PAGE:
Microfluidic Devices for Blood Fractionation

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A paper described a current technology called microfluidics which is used to distinguish blood cells on their size.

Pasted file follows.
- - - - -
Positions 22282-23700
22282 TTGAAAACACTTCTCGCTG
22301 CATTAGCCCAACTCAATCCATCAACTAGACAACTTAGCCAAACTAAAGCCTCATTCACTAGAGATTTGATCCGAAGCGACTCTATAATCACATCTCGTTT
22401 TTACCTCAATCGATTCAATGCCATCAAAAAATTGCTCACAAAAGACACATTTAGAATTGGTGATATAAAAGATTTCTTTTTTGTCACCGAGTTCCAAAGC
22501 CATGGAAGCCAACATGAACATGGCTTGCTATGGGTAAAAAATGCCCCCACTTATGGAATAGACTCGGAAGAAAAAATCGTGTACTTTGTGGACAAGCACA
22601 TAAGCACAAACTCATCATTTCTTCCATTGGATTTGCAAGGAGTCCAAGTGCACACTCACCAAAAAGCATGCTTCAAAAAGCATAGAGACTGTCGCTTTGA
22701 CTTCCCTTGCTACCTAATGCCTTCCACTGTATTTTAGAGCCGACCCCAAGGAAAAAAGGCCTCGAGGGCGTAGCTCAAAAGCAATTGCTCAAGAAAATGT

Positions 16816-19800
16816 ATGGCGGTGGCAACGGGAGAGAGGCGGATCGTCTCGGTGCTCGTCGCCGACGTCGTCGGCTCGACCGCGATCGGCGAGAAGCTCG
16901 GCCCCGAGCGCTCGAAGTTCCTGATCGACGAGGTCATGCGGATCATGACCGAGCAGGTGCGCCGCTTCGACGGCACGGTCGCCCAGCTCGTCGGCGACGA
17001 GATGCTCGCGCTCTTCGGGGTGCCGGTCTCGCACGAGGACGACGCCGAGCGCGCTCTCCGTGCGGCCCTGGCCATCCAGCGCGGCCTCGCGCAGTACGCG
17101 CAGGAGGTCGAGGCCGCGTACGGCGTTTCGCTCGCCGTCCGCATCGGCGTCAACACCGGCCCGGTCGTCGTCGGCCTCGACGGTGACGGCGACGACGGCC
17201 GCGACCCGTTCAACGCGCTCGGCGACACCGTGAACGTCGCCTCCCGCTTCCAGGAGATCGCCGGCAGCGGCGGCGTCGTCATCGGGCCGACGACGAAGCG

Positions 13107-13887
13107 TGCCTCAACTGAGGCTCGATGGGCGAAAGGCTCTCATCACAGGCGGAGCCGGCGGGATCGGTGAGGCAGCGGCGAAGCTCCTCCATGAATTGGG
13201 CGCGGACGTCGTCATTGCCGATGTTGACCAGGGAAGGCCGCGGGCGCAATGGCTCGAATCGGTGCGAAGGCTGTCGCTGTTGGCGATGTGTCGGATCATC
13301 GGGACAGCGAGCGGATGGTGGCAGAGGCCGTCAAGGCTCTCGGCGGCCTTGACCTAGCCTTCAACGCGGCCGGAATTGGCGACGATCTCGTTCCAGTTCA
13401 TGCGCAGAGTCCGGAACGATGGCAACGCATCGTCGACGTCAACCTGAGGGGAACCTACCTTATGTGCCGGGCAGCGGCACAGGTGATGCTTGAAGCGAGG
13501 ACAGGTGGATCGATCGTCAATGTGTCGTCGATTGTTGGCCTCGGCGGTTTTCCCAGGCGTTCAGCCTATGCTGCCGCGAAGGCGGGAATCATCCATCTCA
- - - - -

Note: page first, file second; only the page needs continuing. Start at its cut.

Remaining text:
<ul><li><p>Micromachines 2011, 2, 319-343; doi:10.3390/mi2030319 </p><p>micromachinesISSN 2072-666X </p><p>www.mdpi.com/journal/micromachines </p><p>Article </p><p>Microfluidic Devices for Blood Fractionation </p><p>Han Wei Hou 1,2, Ali Asgar S. Bhagat 1, Wong Cheng Lee 1,3, Sha Huang 4, Jongyoon Han 1,4,5 and Chwee Teck Lim 1,2,3,6,7,* </p><p>1 BioSystems and Micromechanics (BioSyM) IRG, Singapore-MIT Alliance for Research and Technology (SMART) Centre, Singapore 117543; E-Mails: hwhou@nus.edu.sg (H.W.H.); ali.bhagat@gmail.com (A.A.S.B.); wclee@nus.edu.sg (W.C.L.) </p><p>2 Division of Bioengineering, National University of Singapore, Singapore 117576 3 NUS Graduate School for Integrative Sciences and Engineering, National University of Singapore, </p><p>Singapore 117456 4 Department of Electrical Engineering &amp; Computer Science, Massachusetts Institute of Technology, </p><p>Cambridge, MA 02139, USA; E-Mails: huangsha@mit.edu (S.H.); jyhan@mit.edu (J.H.) 5 Department of Biological Engineering, Massachusetts Institute of Technology, Cambridge, </p><p>MA 02139, USA 6 Department of Mechanical Engineering, National University of Singapore, Singapore 117576 7 Mechanobiology Institute, Singapore 117411 </p><p>* Author to whom correspondence should be addressed; E-Mail: ctlim@nus.edu.sg; Tel.: +65-6516-6564; Fax: +65-6772-2205. </p><p>Received: 11 May 2011; in revised form: 27 June 2011 / Accepted: 6 July 2011 / Published: 20 July 2011 </p><p>Abstract: Blood, a complex biological fluid, comprises 45% cellular components suspended in protein rich plasma. These different hematologic components perform distinct functions in vivo and thus the ability to efficiently fractionate blood into its individual components has innumerable applications in both clinical diagnosis and biological research. Yet, processing blood is not trivial. In the past decade, a flurry of new microfluidic based technologies has emerged to address this compelling problem. Microfluidics is an attractive solution for this application leveraging its numerous advantages to process clinical blood samples. This paper reviews the various microfluidic approaches realized to successfully fractionate one or more blood components. Techniques to separate plasma from hematologic cellular components as well as isolating blood cells of interest including certain rare cells are discussed. Comparisons based on common separation metrics including efficiency (sensitivity), purity (selectivity), and </p><p>OPEN ACCESS</p></li><li><p>Micromachines 2011, 2 </p><p>320</p><p>throughput will be presented. Finally, we will provide insights into the challenges associated with blood-based separation systems towards realizing true point-of-care (POC) devices and provide future perspectives. </p><p>Keywords: blood separation; microfluidics; cell separation; enrichment; disease detection and diagnosis </p><p>1. Introduction </p><p>Blood, perhaps the most important biological fluid, performs many fundamental functions to maintain homeostasis; from transporting nutrients and oxygen to tissues and organs to regulating pH and temperature. It also provides an efficient transit system through the vascular network for transport of immune cells for defense against foreign microbes and wound healing. As blood contains a myriad of information about the functioning of the human body, complete blood analysis has been a primary diagnostic test in our healthcare system. Broadly, plasma and cells constitute the two main blood components each with ~60% and 40% volume fractions respectively. The blood cellular components mainly consist of red blood cells (RBCs), leukocytes and platelets. Other rare-cells including fetal cells during pregnancy and epithelial tumor cells in cancer patients may also be found circulating in blood. Of the ~5 billion cells per milliliter of blood, red blood cells (RBCs) make up &gt;99% of all cellular components. Due to the vast majority of RBCs, fractionating the various target components from blood has been a challenging problem both from a medical and engineering perspective. </p><p>Conventional plasma and leukocyte separation methods have relied on membrane-based filtration. However, the high cellular fractions lead to membrane clogging and compromise separation efficiency. To address this, enormous progress has been made in the past few years in the area of microfluidics based blood component separations. Microfluidics is the science of studying fluid flow behavior at the microscale and the development of miniaturized analysis systems that take advantage of the unique physics emergent at these small scales [1,2]. Microfluidics leverages its many distinct advantages such as low sample volume for processing blood, as these samples are precious and rare especially in the case of neonatal care. A comprehensive review of processing blood on a microchip discussing the various sample preparation challenges, cell separation methods and integrated blood analysis modules was presented by Toner and Irimia [3]. However, the field of microfluidics based blood fractionation has significantly advanced since then and a review of the various microfluidic approaches developed in the past few years is warranted. </p><p>In this paper we review recent microfluidic methods realized to successfully fractionate one or more blood components. Although microfluidic based cell separation techniques have been extensively reviewed in the past, to our knowledge this is the first attempt to summarize microfluidics based techniques to separate the individual blood components [4-9]. Detailed description of the various separation principles for each component will be discussed and comparisons based on separation metrics including efficiency (sensitivity), purity (selectivity), and throughput will be drawn. The readers are encouraged to read the original papers for additional details. Analysis of these individual components for clinical diagnosis or fundamental studies is beyond the scope of this review. </p></li><li><p>Micromachines 2011, 2 </p><p>321</p><p>2. Plasma Separation </p><p>Many clinical tests and research assays frequently require the removal of blood cells from plasma for downstream analysis and diagnosis. A simple diagnostic test of blood plasma for biological substances such as cholesterol, glucose and lactate can be used to evaluate the general state of health of various internal organs. The quantification of individual plasma proteins is also routine and important for diagnosis and monitoring of many diseases including paraproteinaemias, hemoglobinopathies, and genetic abnormalities [10,11]. However, it is critical to remove the large volume of interfering blood cells from whole blood so that the purified plasma can be assessed and diagnosed accurately. </p><p>Traditionally, plasma is extracted from blood in laboratories and clinics by centrifugation with conventional bench-top centrifuges which are known to be expensive, time consuming and labor intensive. The practice of centrifugation has also been realized on the microscale using compact disk-like platforms with manifolds and a spinning motor plate to achieve centrifugal pumping, fostered by the need to develop an integrated total analysis system [12,13]. Haeberle and coworkers designed a decanting structure on a rotating disk for the extraction of plasma [12]. The technique efficiently extracts 2 L plasma from a 5 L blood sample rotated at 40 Hz frequency within 20 s. The extracted plasma contained </p></li><li><p>Micromachines 2011, 2 </p><p>322</p><p>separation. However, both the weir-based and membrane-based devices frequently suffer from RBCs contamination due to their extremely high deformability. This also poses enormous challenge to the fabrication as very small pore size or filters on the order of 1 m or less are required to retain the RBCs effectively. Moreover, as the geometrical features of these devices become smaller, clogging becomes a major concern and blood has to be diluted before separation thereby compromising throughput and operation time. Another novel method to separate plasma from whole blood using bead-packed microchannels acting as filters has been demonstrated recently [Figure 1(B)] [20]. Blood introduced into the channel is driven by the capillary force induced by the bead column. As the RBCs movement is impeded by the packed beads, cell-free plasma is driven through the bead column. Without the use of microfilters, this technique minimizes RBCs clogging, but is unsuitable for rapid clinical diagnostics due to long separation time as a result of slow capillary action. </p><p>In order to circumvent the aforementioned problems, several groups have investigated RBC depletion using flow through devices which function solely on inherent hydrodynamic separation mechanisms. Separating blood plasma based on the inherent hydrodynamic separation mechanisms frequently rely on the Zweifach-Fung effect, also known as bifurcation law [21-23]. The technique exploits the tendency of cells at branching points of microchannels to flow into the wider channel having a higher flow rate. By varying the channel widths of the daughter channels, Yang et al. reported a minimum flow rate ratio of 6:1 required between the main and smaller branching channels to obtain successful blood plasma separation [Figure 1(C)] [21]. The plasma selectivity obtained was close to 100% and was independent of the inlet hematocrit levels while the collected plasma volume varied from 15 to 25% depending on the inlet hematocrit levels. Plasma separation from blood cells has also been achieved using plasma skimming or the Fahraeus effect. In microchannels flow under Poiseuille conditions, the highly deformable RBCs migrate towards the axial centre of the microchannels parallel to flow. This creates a lower cell concentration or cell free region near the channel walls where plasma can be extracted easily. Jaggi et al. demonstrated the use of a high-aspect ratio microchannel device with many vertical channel bifurcations arranged in parallel to extract plasma from blood [24]. The device permits very high throughput operating at relatively high flow rates of between 2 to 5 mL/min with high separation (cell depletion) efficiency (~90%) at 4.5% hematocrit. However, the cell depletion efficiency drops significantly to ~30% when tested with physiological hematocrit (45%). Blattert et al. combined centrifugal forces with plasma skimming to demonstrate plasma extraction using a simple microchannel bend [25,26]. The centrifugal forces results in differing settling velocities between the cells and plasma resulting in the collection of cell free plasma near the inner wall of the microchannel following the bend region. As this technique also relies on plasma skimming, blood dilution is necessary as a ~90% cell depletion efficiency at ~5% hematocrit reduces to ~40% at 45% hematocrit. </p></li><li><p>Micromachines 2011, 2 </p><p>323</p><p>Figure 1. Plasma separation from blood. (A) left: Schematic diagram shows the centrifugation based separation principle using an egg beater with the blood-filled PE tubing attached to the paddle (inset illustrates the photograph of a manual hand-powered egg beater). centre: Phase contrast images showing RBCs concentrations in the plasma layer and cell pellet region of the PE tubing after 10 min spinning. right: Graph showing the plasma volume generated against centrifugation time from a 100 L blood sample. Reprinted with permission from [14] copyright 2008, The Royal Society of Chemistry; (B) left: Graphical illustration of plasma separation from whole blood using icrobeads-packed microchannel. As blood flows through the hydrophilic channel by capillary forces, RBCs movement is impeded by the packed beads while the plasma (yellow) continues to move forward. right: Photograph showing the formation of four separated regions as blood flows through the bead-packed channel corresponding to different stages of plasma separation. Figure reproduced from [20], copyright 2010, with kind permission from Springer Science + Business Media, LLC; (C) Plasma separation using hydrodynamics effects. left: Schematic representation of the ZweifachFung effect in which RBCs travel into the daughter channel with higher flow rate when the flow rate ratio is more than 2.5 times compared to the smaller daughter channel. The image at the bottom shows the schematic of the actual plasma separation device with the plasma separation region consisting of 5 bifurcated plasma skimming channels. centre: Photograph of the blood plasma separation region at a flow rate of 10 L/h. right: Comparison between experimental and computational fluid dynamics (CFD) simulation results of the total plasma separation volume percent with respect to the upstream microchannel hematocrit level. The numbers indicate at each data point represent the inlet hematocrit levels. Redrawn with permission from [21], copyright 2006, The Royal Society of Chemistry. </p></li><li><p>Micromachines 2011, 2 </p><p>324</p><p>Figure 2. (A) Plasma separation using acoustophoresis. Cross-sectional schematics of a microchannel excited by a /2 wavelength ultrasonic standing wave indicating the focusing of the RBCs at the channel center by the primary acoustic radiation force. By designing a multiple outlet system enriched blood cell fractions are removed from the center of the channel while clean plasma fraction can be withdrawn from the side. A transducer placed underneath the chip generates an ultrasonic standing wave between the channel walls perpendicular to the flow. Reprinted with permission from [27], copyright 2009, American Chemical Society; (B) Plasma separation using dielectrophoresis (DEP). The image shows the top and cross sectional views of plasma extraction principle from diluted blood (1:9) in the presence of electric field gradient. The strong DEP forces traps ~97% of RBCs at the electrodes extracting ~300 nL of plasma from 5 L of blood. Figure reprinted from [33], copyright 2010, with permission from Elsevier; (C) left Schematic illustrating the principle of inducing swirling flows in microchambers by bulk electrohydrodynamics thrust or ionic winds generated by sharp corona electrode tip. right Successive time-lapse images indicating the concentration of RBCs near the bottom of the microfluidic chamber toward a stagnation point in a 0.4% hematocrit sample at 286 kV/m and 60 kHz field. Figure reproduced with permission from [31], copyright 2007, American Institute of Physics. </p><p>Plasma separation techniques from blood using active energy sources such as acoustophoresis, electrohydrodynamics and dielectrophoresis have also been explored recently [27-33]. Acoustic forces generated by ultrasonic standing waves can be used for plasma separation in microchannels. The radiation force generated on the cells by these acoustic waves moves them into pressure nodes of the standing wave field. By exciting the microfluidic channel with half wavelength width ultrasonic wave, the cells/particles can be focused at the pressure node located at the center of the channel....</p></li></ul>